Man wasn’t jailed only for staring at a woman on the train

6 May 2022
What was claimed

A man was sentenced to 22 weeks in prison after a woman reported him for “continuously staring” at her on a train.

Our verdict

This only tells part of the story. The man in question was jailed under the Public Order Act for “causing intentional harassment, alarm or distress”, after staring at a woman and then also blocking her exit when she tried to leave.

Last month a man was sentenced to 22 weeks in prison after a woman reported him for ‘continuously staring’ at her on a train in Berkshire.

A recent Spectator article, published both online and in print, claims that a man was sentenced to 22 weeks in prison after a woman reported him for “continuously staring” at her on a train. 

This story is included in an article in which the author argues that staring should not be criminalised, refering in part to a Transport for London campaign against intrusive staring, which it describes as sexual harrassment. 

But the article’s description of what happened in the case of the man who was jailed doesn’t tell the whole story.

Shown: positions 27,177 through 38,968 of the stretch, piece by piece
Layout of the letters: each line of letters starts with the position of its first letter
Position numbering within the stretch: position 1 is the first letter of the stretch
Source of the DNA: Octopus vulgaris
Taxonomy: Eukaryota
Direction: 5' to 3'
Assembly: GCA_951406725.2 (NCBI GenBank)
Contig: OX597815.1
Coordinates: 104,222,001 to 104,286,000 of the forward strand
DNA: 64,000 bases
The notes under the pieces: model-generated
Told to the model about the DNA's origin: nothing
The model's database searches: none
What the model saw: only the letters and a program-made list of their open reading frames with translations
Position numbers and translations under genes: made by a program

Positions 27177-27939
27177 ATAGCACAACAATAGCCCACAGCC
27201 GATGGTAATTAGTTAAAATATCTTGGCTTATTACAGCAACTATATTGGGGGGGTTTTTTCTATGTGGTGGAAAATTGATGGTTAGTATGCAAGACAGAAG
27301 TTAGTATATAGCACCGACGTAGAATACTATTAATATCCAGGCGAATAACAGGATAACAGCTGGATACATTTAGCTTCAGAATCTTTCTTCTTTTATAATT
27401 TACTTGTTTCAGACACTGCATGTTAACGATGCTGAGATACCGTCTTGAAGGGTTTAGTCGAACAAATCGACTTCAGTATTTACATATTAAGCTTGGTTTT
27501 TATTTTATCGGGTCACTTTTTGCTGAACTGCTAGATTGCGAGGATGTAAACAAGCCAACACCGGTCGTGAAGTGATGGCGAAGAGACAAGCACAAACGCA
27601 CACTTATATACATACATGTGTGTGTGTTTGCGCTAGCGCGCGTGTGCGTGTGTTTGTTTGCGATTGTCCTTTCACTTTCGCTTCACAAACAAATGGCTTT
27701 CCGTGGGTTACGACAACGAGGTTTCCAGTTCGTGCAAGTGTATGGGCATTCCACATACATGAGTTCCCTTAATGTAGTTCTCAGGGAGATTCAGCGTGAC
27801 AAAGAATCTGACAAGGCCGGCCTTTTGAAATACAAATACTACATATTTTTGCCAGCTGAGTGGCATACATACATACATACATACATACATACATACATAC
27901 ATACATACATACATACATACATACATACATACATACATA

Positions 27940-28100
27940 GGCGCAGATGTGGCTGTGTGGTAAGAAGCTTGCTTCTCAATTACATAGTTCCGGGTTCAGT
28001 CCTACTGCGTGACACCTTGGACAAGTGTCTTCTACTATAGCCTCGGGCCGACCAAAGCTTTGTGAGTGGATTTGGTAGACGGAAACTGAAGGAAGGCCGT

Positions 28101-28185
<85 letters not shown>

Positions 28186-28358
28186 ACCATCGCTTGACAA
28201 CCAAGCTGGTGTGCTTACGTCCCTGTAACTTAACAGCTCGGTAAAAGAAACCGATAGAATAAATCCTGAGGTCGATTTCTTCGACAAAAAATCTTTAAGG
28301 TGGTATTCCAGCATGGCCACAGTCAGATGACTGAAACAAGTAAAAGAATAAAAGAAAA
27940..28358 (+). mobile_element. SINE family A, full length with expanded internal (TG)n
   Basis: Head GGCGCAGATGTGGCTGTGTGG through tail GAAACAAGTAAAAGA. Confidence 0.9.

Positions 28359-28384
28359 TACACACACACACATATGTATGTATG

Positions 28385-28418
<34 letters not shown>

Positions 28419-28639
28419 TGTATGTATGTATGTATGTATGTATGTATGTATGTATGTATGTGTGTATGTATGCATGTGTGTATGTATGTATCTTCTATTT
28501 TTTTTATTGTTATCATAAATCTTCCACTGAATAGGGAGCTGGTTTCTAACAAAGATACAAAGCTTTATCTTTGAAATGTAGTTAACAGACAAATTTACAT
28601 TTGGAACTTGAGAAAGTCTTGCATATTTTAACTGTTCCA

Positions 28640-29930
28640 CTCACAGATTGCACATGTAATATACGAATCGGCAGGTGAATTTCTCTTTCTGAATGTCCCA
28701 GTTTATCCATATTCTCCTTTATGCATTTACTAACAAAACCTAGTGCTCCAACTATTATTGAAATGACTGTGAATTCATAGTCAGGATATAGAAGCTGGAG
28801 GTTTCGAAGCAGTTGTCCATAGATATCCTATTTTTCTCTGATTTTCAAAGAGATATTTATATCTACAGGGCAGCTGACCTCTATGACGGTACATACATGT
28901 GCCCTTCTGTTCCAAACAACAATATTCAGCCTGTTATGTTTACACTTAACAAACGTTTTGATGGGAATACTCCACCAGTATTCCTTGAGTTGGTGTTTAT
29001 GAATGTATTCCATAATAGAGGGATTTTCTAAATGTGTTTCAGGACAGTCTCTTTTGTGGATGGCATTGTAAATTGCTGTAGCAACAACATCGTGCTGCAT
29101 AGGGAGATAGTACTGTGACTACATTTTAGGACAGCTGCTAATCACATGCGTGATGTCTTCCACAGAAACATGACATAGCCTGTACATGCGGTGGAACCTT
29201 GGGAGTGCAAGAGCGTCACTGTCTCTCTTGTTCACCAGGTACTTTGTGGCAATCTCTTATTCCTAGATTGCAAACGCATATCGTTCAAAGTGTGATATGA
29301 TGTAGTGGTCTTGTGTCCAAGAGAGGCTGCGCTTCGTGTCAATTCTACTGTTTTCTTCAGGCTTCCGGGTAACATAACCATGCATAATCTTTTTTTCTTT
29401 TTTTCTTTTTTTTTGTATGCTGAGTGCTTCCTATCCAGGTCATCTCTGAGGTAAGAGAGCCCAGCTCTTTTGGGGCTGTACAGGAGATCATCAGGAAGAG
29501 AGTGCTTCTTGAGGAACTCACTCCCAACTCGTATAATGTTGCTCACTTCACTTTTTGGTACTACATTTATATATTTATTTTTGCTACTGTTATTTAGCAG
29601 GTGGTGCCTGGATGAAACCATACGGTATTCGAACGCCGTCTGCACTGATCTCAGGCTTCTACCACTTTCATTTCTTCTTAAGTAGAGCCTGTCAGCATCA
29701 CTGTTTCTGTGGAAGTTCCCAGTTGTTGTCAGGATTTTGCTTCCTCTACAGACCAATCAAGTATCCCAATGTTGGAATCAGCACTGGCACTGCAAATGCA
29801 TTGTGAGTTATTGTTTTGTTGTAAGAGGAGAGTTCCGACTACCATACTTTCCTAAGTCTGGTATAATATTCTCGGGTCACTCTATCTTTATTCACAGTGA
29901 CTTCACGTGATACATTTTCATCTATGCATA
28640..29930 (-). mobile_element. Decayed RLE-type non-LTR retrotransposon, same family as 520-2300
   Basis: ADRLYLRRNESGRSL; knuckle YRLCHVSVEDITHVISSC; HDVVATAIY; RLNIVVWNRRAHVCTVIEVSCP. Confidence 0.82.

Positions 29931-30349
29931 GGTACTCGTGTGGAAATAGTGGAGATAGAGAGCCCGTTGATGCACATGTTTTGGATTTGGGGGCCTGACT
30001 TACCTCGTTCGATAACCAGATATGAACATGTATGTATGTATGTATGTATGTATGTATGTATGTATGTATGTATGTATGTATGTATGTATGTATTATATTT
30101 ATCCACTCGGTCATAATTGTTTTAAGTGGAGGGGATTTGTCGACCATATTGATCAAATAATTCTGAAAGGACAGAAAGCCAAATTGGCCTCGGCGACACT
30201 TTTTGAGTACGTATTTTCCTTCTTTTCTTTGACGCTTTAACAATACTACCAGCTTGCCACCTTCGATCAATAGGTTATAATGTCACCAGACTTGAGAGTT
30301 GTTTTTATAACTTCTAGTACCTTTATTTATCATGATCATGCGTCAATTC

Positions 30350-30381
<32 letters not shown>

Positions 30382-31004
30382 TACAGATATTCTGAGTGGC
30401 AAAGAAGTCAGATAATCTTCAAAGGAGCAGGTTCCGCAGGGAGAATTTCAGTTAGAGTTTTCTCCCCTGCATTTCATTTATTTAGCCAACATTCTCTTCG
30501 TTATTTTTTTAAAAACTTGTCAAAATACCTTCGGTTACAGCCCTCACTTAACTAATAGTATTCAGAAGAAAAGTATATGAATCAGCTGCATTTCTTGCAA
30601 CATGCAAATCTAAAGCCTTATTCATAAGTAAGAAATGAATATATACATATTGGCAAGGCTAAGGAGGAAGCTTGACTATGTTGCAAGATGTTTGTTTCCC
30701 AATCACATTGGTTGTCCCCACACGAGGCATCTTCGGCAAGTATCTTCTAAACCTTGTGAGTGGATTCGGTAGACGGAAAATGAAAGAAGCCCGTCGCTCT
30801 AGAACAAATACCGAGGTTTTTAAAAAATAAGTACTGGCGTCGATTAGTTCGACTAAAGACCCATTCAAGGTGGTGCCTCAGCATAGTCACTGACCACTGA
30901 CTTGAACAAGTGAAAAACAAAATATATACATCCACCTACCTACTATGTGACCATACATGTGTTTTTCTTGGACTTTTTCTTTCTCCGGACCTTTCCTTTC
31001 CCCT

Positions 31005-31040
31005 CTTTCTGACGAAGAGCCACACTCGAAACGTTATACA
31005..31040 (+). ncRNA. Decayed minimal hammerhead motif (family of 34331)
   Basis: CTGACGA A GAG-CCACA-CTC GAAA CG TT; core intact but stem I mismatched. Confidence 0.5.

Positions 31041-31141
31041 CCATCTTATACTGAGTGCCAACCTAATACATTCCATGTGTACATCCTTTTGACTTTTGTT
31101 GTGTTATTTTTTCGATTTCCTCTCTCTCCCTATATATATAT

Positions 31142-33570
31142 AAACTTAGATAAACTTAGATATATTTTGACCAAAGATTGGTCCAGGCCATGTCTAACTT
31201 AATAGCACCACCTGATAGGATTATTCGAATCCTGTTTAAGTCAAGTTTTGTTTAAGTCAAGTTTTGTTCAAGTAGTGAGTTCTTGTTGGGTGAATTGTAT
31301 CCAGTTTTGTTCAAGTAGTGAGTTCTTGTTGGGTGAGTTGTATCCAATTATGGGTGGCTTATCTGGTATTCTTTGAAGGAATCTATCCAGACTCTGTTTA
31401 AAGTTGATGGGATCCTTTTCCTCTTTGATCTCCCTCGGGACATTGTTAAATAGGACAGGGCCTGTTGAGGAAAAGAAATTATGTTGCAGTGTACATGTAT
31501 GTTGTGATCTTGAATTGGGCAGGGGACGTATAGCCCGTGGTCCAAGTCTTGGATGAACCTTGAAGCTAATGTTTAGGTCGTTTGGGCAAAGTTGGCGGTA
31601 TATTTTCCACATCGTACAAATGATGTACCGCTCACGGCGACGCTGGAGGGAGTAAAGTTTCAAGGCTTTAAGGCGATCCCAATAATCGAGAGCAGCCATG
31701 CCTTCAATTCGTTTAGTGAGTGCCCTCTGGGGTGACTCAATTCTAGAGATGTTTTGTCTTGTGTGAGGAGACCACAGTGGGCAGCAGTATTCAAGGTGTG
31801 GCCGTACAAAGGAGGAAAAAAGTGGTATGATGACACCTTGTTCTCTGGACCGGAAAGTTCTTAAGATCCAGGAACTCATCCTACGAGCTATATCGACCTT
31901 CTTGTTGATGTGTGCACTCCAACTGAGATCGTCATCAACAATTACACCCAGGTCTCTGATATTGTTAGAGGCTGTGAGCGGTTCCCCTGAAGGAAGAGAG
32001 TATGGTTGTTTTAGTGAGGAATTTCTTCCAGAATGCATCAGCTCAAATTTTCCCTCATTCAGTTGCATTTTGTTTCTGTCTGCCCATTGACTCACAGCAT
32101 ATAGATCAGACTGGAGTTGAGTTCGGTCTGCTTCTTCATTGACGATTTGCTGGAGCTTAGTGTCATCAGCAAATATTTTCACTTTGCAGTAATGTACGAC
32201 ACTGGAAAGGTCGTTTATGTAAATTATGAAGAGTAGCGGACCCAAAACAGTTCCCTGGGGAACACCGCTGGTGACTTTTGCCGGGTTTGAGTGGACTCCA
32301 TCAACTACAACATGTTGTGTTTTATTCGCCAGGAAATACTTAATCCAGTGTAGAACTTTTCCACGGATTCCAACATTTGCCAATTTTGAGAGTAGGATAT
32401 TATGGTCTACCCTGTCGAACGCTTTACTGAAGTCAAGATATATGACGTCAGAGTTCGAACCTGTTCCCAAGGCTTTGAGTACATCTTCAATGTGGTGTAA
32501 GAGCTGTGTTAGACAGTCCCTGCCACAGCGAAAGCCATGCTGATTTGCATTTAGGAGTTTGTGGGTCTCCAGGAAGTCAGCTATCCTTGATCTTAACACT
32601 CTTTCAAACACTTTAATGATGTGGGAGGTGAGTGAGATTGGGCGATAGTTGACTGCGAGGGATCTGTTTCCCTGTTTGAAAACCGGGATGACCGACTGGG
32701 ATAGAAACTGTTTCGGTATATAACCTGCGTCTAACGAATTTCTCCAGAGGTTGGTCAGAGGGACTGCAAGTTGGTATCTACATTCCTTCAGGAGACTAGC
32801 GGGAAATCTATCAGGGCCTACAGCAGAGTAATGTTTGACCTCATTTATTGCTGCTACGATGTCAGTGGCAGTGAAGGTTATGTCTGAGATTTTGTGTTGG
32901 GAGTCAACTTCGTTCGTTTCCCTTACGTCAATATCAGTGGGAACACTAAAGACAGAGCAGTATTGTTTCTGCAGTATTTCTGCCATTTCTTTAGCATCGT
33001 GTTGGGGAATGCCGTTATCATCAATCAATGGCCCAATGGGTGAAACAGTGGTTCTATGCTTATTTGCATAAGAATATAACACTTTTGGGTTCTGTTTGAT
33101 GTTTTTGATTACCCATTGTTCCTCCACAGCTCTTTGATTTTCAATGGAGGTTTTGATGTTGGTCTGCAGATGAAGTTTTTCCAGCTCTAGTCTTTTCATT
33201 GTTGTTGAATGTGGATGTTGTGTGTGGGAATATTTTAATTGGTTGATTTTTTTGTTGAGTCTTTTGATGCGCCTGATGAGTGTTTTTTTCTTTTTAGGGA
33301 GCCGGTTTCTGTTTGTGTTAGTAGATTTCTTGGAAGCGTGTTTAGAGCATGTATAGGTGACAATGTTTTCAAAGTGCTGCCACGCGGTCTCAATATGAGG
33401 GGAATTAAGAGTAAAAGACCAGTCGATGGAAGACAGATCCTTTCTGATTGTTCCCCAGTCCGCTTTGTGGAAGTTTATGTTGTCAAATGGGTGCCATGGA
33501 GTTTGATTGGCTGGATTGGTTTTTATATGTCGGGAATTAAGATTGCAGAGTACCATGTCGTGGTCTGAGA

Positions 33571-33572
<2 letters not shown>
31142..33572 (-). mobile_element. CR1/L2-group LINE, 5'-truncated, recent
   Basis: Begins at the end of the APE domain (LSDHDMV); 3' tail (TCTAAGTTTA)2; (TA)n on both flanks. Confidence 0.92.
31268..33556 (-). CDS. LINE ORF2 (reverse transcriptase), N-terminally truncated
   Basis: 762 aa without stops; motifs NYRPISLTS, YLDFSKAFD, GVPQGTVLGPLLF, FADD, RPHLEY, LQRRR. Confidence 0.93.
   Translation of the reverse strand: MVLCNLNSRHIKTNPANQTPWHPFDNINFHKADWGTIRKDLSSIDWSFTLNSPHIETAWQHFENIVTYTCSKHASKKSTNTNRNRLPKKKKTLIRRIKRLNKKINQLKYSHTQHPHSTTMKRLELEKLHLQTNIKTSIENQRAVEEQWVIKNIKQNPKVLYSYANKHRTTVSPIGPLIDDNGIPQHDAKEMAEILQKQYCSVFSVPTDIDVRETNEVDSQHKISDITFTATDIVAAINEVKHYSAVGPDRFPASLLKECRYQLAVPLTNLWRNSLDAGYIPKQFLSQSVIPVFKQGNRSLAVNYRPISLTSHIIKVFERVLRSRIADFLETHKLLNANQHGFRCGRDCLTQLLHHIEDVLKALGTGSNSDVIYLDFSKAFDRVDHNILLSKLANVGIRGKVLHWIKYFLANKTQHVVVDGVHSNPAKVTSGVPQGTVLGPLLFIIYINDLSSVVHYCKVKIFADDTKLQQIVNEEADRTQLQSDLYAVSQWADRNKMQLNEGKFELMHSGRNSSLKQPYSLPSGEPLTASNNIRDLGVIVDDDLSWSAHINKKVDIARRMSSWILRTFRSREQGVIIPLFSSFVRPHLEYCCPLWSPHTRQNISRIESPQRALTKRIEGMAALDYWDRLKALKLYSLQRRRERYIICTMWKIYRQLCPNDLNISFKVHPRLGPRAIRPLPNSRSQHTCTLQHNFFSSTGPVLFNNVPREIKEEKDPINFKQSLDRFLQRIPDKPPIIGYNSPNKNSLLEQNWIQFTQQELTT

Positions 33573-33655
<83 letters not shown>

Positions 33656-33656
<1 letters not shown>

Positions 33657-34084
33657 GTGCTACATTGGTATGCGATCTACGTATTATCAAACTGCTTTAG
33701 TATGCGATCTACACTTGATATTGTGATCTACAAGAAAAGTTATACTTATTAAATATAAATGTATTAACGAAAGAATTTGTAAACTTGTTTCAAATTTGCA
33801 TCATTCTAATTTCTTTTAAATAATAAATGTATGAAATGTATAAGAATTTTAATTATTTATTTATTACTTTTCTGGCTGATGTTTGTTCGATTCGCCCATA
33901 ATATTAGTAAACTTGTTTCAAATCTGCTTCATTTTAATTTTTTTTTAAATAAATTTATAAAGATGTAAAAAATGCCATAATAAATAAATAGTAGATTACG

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What happened?

The Spectator article doesn’t name the man in question. But the details it gives—of a man sentenced in March, to 22 weeks in prison, after an incident on a train in Berkshire—appear to relate to the widely-reported sentencing in March of Dominik Bullock. Bullock, who at the time was 26 and of Spurcroft Road, Thatcham, was found guilty of “causing intentional harassment, alarm or distress”, an offence under the Public Order Act 1986

As a British Transport Police press release states, Bullock sat next to his victim and “began staring at her, very intently”. The victim asked him several times to stop as it was making her uncomfortable and he refused. 

However, the incident then escalated. According to the police press release, the victim “asked Bullock to move as he was blocking her exit, but he refused again and said she would have to climb over him, while spreading his legs”.

It added: “The victim, who was visibly upset, continued to ask Bullock to move out of her way. Bullock remained emotionless and still refused.

“Other passengers in the carriage also started asking Bullock to move while the victim phoned the police, but he continued to refuse.”

Eventually the train manager was alerted and removed Bullock from the train. He was later identified by police from station CCTV.

The Spectator did not respond to a request for comment.

Photo courtesy of Daniel Zacatenco

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